For some time, I have been deeply unhappy with the changes that have taken place in the Labour Party.
History demonstrates very clearly that the Labour party has identified itself consistently as a social democratic party, committed to Parliamentary democracy, the rule of law, social justice and equality of opportunity for all.
I am proud of this record. As someone who knew what her voting intention was by the time she was five years old, I am particularly proud to have been part of a tradition that understood the importance of politics and democracy in securing increased living standards from one generation to the next. Our Parliamentary system, based as it is on representative democracy, has done so much to increase prosperity and provide opportunity for all.
None of this can be taken for granted, however, and every generation has to renew the contract between Parliament, Government and the people which stands as the bedrock of our democracy. It is the tragedy of our time that this contract stands under serious threat. The rise of populism and narrow-minded nationalism has jaundiced not just our politics here at home, but the politics of large parts of the western world.
Our politics, in other words, is broken, incapable of inspiring confidence in the future. The level of alienation from the political process on the part of the people is at a record high. Unfortunately, the Labour Party is a major part of this problem. It has undergone major change since the election of Jeremy Corbyn as leader in 2015, change which in my view has destroyed the proud legacy built by our predecessors.
The Labour Party of 2019 is characterised by lazy, populist thinking which promises nothing but a tortured, divided future for our country. Hating the Tories and blaming the private sector for all of society’s ills may sound good to those who look for simple explanations and simplistic answers to our complex problems but will do nothing realistically to build the wealth necessary to provide the resources for our precious public services.
Not only that, much of the Labour agenda under Corbyn is deeply ideological. It is an agenda which would lead to a concentration of economic power in the hands of a few politicians at the top. A Labour government led by Jeremy Corbyn as Prime Minister would chill the very marrow of our economy, destroying jobs and stifling innovation. An authoritarian approach to running the country, familiar to citizens who lived under the horrors of the Soviet Union, beckons if these people ever get hold of the levers of power.
Our national security would be at risk. Jeremy Corbyn is supported by many because he is a ‘‘man of peace’’, but in fact his record is warped by a deep-rooted dislike of western values which leads him to view the United States with deep disdain. This has led him and his key supporters to adopt a mindset sympathetic to terrorist organisations such as Hamas and the IRA but hostile to the UK’s international allies.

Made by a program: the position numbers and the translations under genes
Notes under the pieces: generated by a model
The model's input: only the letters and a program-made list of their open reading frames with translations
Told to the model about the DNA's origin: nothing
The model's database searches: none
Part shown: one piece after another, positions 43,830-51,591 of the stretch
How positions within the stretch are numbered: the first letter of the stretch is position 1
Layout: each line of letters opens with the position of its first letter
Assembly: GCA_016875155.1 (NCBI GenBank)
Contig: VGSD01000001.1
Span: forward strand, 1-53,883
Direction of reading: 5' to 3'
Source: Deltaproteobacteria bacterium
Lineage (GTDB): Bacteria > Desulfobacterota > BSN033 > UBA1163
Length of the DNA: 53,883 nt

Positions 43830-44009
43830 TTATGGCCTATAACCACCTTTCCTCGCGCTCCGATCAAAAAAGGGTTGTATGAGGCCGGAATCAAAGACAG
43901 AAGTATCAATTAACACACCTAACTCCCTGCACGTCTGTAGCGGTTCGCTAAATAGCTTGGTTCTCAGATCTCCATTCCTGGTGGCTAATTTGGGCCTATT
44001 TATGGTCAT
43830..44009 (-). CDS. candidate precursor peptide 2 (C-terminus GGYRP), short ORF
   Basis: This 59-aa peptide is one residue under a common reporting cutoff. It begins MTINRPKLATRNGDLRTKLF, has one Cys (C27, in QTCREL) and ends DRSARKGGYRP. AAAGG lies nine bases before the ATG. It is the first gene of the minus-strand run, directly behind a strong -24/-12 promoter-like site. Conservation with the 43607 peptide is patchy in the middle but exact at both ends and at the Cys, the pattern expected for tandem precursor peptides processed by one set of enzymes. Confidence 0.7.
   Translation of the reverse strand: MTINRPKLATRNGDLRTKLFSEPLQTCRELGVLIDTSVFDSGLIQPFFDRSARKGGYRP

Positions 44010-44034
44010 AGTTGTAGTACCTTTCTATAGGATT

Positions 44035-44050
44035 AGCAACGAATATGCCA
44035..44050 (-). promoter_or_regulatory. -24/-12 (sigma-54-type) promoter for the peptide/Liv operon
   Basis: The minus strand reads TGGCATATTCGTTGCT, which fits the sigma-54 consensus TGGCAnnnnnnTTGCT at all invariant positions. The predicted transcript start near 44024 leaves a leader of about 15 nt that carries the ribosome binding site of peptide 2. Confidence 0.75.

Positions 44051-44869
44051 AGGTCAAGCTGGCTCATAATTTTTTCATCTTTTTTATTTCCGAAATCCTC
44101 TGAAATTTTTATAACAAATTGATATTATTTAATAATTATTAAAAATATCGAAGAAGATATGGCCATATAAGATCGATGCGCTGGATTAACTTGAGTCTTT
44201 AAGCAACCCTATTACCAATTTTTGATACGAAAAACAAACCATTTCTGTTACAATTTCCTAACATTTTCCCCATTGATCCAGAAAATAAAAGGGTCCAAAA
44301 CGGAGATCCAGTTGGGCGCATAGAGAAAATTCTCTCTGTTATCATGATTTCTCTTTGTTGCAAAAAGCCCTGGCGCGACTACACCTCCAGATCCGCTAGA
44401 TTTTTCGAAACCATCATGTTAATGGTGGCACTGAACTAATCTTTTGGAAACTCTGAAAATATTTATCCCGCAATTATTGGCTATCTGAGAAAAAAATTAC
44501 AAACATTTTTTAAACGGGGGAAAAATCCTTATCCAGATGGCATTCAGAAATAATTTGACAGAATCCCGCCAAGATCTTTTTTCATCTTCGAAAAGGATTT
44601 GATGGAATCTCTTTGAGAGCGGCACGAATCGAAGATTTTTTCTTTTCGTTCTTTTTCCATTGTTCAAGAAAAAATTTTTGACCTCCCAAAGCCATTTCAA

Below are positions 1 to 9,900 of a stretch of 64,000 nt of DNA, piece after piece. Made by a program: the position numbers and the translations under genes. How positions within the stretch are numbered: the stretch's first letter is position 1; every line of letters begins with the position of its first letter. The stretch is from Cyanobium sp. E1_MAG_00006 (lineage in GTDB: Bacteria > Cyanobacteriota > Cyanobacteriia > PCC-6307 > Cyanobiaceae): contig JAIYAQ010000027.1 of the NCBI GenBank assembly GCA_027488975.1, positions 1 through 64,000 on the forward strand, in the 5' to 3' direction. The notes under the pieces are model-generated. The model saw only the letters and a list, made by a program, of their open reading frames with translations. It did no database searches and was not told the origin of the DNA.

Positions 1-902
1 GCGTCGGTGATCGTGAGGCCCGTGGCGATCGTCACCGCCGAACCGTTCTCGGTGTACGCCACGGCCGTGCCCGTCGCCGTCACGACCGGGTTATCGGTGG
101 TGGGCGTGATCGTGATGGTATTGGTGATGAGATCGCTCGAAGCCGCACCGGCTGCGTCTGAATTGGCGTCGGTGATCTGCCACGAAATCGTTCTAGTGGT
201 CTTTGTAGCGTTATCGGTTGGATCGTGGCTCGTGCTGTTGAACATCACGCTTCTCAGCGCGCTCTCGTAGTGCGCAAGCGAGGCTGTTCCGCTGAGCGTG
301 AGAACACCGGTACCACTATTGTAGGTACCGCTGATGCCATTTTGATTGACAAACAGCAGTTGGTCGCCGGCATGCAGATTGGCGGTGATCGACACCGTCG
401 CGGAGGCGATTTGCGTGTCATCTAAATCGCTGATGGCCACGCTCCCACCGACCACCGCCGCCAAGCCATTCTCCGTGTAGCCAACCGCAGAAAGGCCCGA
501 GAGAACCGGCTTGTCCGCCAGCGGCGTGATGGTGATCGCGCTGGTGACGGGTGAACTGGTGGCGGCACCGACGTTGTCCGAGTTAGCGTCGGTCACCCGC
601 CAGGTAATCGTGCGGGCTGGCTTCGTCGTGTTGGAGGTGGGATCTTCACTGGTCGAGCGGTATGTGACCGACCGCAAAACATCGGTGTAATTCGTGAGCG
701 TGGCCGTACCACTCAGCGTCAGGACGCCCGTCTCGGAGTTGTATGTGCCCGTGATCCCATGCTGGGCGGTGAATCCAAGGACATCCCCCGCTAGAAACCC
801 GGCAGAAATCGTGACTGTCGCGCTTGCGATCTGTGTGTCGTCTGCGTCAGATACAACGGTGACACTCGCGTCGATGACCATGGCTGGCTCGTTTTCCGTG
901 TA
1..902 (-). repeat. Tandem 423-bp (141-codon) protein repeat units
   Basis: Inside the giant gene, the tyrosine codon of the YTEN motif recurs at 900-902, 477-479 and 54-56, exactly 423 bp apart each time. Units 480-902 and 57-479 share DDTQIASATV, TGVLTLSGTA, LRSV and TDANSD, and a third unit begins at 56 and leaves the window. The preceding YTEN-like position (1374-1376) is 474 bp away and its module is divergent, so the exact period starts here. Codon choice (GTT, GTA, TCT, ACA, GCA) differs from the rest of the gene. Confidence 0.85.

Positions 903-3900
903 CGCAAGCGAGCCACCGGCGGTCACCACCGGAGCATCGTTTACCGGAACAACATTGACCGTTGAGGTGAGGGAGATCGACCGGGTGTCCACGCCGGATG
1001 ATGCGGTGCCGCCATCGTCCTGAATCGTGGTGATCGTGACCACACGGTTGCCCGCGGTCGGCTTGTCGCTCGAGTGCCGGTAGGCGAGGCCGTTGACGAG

Corbyn’s leadership stands responsible too for a dreadful betrayal as far as Brexit is concerned.
The majority of Labour members and Labour voters believe in an open, progressive relationship with our neighbours and as a consequence value our membership of the European Union. As far as I am concerned, a large part of the responsibility for the failure of Remain to win the 2016 referendum can be laid at his doorstep. Jeremy Corbyn refused to campaign wholeheartedly for our continued membership of the world’s largest trading bloc and it is our children and grandchildren who will pay the price. Moreover, it is a betrayal at risk of being repeated if he continues to refuse to lead the way by supporting a People’s Vote on whatever deal is finally agreed by Parliament.
A party built on tolerance and respect is now characterised by vicious intolerance, where complete loyalty is demanded to a leader who has done next to nothing to deserve it. Take, for example, the way he has presided over the emergence of a deeply shaming set of anti-Semitic behaviours in the party; not only has he done very little to combat this, his own history is enmeshed in a reluctance to accept the legitimacy of the state of Israel.
Moreover, the culture of the party is now overwhelmingly dominated by a depressing division of the world into those who are with us as opposed to those who are against us. I do not want to be part of a political force which deliberately sets out to divide and rule.
It is on this basis that I have decided to resign my membership of the Labour Party and the Labour whip in Parliament. This decision has not been an easy one to make. I come from a long line of Labour supporters, and indeed members; I am one of four generations of my family to enjoy formal affiliation with the party. But the Labour Party we have now is almost completely divorced from its social democratic history. It is dominated by intolerance and extremism. It is unpleasant and divisive. And it represents a threat to the future of our great country.
It is also a party beyond redemption. There is no way back. The leadership of the party is gradually adapting the machinery to its own image, embedding the anti-democratic culture which has grown to dominate every aspect of the Labour Party’s existence.
I will continue as an independent Member of Parliament for Penistone and Stocksbridge representing the values many of my constituents share and in the national interest.
Angela Smith is MP for Penistone and Stocksbridge. This is an edited version of her resignation statement from the Labour Party.